After Macbeth becomes king, he starts becoming distant from everyone including his wife. He knows that getting the throne was the easy part, staying on the throne was the tricky part. He is especially threatened by Banquo, who is “lesser than him, but greater” according to the witches’ prophecy. All his effort to ascend to power would be fruitless, if the throne would befall on Banquo’s descendants. He therefore plans to secretly murder him and his son, Fleance.
The rift between Macbeth and his wife probably begins in Act 3, Scene 1. He plans the murder of Banquo and his son without her inclusion or input into the matter. Lady Macbeth’s loyalty to her husband would not have allowed her to do anything in secrecy without consulting him. He on the other hand has become distant from his wife. Though he seeks her comfort whenever he is down, he does not create much time for his wife. She has become a lonely woman yearning for her husband’s attention. She begs him not to hide away with his sad thoughts, but to share the burden with her and she will help him carry the yoke.
The roles have now reversed. Lady Macbeth is no longer the tough woman she once was, while Macbeth is now the opposite of what he was from the start. His cowardice has now been replaced by ruthlessness that has made him embrace the darkness. He is now in control and his wife is no longer his accomplice. At the banquet, when Macbeth completely loses himself when he sees the ghost of Banquo, it is Lady Macbeth who tries to save the situation. She still yields to her husband’s will and shows unwavering loyalty to him.
Their relationship is by now on a downward spiral. Their love is more of an act to impress the guests. We see the last bits of her authoritarian nature at the banquet when she tries to secretly coerce her husband to be manly and act civilized in front of their guests, but to no avail. It is now crystal clear that Macbeth has no form of respect for his wife. When Macbeth goes on and on rumbling about Banquo’s ghost, Lady Macbeth is forced to send away all the dignitaries at the banquet. This is a clear sign that she still cares for her husband and will do anything to protect him.
To add salt to injury, Macbeth would rather consult the dreaded witches than face his wife, who seems more astute to that treacherous lifestyle. She would have offered him better advice than the cryptic messages he receives from the witches that he obviously misinterprets. For instance, the witches inform him that “none of woman born” will harm him. Macbeth believes that he is invincible based on this hidden message. He later learns that the witches meant that the person who will overthrow him will not have a normal birth, but a caesarian type of birth. This eventually turns out to be Macduff, whom the witches warned him about.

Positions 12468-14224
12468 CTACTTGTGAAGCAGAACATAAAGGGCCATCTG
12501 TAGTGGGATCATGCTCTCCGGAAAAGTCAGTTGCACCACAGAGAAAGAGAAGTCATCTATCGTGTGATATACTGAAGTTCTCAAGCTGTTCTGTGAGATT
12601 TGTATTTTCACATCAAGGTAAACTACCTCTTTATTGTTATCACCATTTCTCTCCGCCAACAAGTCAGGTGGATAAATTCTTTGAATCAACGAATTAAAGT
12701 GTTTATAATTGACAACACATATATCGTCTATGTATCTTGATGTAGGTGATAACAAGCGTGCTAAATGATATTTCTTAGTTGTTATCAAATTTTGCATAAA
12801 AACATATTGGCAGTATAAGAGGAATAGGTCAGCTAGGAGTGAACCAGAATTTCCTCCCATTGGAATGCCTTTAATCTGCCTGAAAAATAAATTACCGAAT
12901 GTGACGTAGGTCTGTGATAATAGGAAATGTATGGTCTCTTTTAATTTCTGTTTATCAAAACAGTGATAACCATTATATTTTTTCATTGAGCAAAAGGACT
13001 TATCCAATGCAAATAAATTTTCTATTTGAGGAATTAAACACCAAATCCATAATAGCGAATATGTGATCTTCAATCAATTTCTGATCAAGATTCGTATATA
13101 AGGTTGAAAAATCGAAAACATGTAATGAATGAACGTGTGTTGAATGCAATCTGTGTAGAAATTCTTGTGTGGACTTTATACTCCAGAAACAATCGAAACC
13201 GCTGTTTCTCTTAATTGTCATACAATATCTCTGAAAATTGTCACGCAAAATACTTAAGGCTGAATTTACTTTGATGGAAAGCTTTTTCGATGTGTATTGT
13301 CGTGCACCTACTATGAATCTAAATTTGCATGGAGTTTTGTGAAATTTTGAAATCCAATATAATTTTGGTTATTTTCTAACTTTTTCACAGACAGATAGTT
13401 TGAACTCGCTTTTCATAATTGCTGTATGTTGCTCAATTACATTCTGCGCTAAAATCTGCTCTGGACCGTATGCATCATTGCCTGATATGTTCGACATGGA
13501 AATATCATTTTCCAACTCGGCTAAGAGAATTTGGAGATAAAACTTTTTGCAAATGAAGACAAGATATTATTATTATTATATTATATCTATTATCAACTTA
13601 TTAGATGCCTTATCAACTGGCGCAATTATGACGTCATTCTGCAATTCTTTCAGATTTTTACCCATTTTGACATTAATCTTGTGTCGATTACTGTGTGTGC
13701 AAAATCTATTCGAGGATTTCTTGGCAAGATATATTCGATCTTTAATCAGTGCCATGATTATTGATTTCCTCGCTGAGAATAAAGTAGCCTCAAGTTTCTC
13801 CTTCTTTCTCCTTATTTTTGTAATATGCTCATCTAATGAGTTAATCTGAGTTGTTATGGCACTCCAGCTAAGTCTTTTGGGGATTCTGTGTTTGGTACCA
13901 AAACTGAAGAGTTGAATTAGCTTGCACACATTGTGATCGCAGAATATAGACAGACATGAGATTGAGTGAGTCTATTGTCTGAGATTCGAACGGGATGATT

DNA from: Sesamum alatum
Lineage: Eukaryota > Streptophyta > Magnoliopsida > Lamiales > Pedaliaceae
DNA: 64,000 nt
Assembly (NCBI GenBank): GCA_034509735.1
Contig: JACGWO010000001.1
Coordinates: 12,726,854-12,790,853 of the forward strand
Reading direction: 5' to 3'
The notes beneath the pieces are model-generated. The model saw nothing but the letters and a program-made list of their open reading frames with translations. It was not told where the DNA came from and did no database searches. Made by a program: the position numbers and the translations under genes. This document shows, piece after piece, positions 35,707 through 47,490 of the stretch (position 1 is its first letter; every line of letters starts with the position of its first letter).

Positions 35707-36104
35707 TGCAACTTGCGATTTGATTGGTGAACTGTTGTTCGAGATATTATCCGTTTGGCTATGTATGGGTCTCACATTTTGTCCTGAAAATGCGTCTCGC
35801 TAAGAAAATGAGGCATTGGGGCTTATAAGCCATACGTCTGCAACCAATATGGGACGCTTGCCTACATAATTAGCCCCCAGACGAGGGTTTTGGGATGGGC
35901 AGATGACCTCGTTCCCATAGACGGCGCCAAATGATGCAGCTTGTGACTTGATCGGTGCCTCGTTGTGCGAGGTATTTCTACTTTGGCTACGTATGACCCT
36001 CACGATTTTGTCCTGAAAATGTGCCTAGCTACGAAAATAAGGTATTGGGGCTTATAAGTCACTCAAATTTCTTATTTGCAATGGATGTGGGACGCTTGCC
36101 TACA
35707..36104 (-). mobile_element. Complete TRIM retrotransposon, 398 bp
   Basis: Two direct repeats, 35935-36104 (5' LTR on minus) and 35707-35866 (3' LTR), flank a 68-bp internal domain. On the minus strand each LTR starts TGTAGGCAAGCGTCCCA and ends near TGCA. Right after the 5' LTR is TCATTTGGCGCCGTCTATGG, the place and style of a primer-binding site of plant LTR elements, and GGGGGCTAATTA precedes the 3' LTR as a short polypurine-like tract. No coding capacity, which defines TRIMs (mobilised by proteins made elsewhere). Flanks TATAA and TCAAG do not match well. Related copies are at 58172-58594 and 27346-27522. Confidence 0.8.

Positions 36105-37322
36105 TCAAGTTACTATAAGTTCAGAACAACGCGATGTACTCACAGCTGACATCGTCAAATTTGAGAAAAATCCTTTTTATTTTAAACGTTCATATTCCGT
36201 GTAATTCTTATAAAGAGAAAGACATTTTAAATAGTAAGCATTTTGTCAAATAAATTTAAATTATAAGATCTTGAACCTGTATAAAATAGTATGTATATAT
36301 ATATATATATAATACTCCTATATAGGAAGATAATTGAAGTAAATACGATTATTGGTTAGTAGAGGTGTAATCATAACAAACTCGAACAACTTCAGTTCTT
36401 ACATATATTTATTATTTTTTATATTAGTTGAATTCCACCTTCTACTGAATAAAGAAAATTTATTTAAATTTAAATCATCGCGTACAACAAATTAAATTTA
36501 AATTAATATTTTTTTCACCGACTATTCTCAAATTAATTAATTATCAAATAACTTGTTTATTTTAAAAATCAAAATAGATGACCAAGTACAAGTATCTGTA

With her husband out of her life, Lady Macbeth becomes completely depressed. And in this state of isolation, she is overcome with guilt. Unable to bear the burden of her guilt, she becomes mentally unstable. In her sleepwalking incidences, she tries to wash her hands, but she cannot. It is ironic that she starts behaving exactly like her husband. She is seeing visions and is openly confessing of her devious deeds in front of the doctor. During this trying time, Macbeth does not care about his wife. He only orders the doctor to cure her of her illusions. He does not take her wife’s condition seriously and is only concerned about safeguarding his kingship.
The queen eventually succumbs to her own madness by committing suicide. Shockingly, Macbeth does not go into any form of mourning, as a normal loving husband would do. He only mutters about life being “a flickering candle” and “a series of phases”. The connection that they once shared with his wife is now nonexistent. But, through his speech we learn that he has completely lost meaning in life. He has lost a valuable ally, even though he does not want to admit it. Eventually he loses against the English army.
Macbeth in this play proves that brawn and brains seldom seek refuge in the same place. Although he was very strong and brave, he lacked the ability to think. Lady Macbeth provided that. She complimented him, where he was weak. The combination of their abilities enabled them seize power quite easily.
However, when Macbeth started undermining his wife, his downfall was imminent. We see both of them succumbing to their weaknesses, as soon as they started operating separately. The relationship of Macbeth and Lady Macbeth highlights how a strong and loving relationship can be easily disrupted, if forces of evil are introduced into it.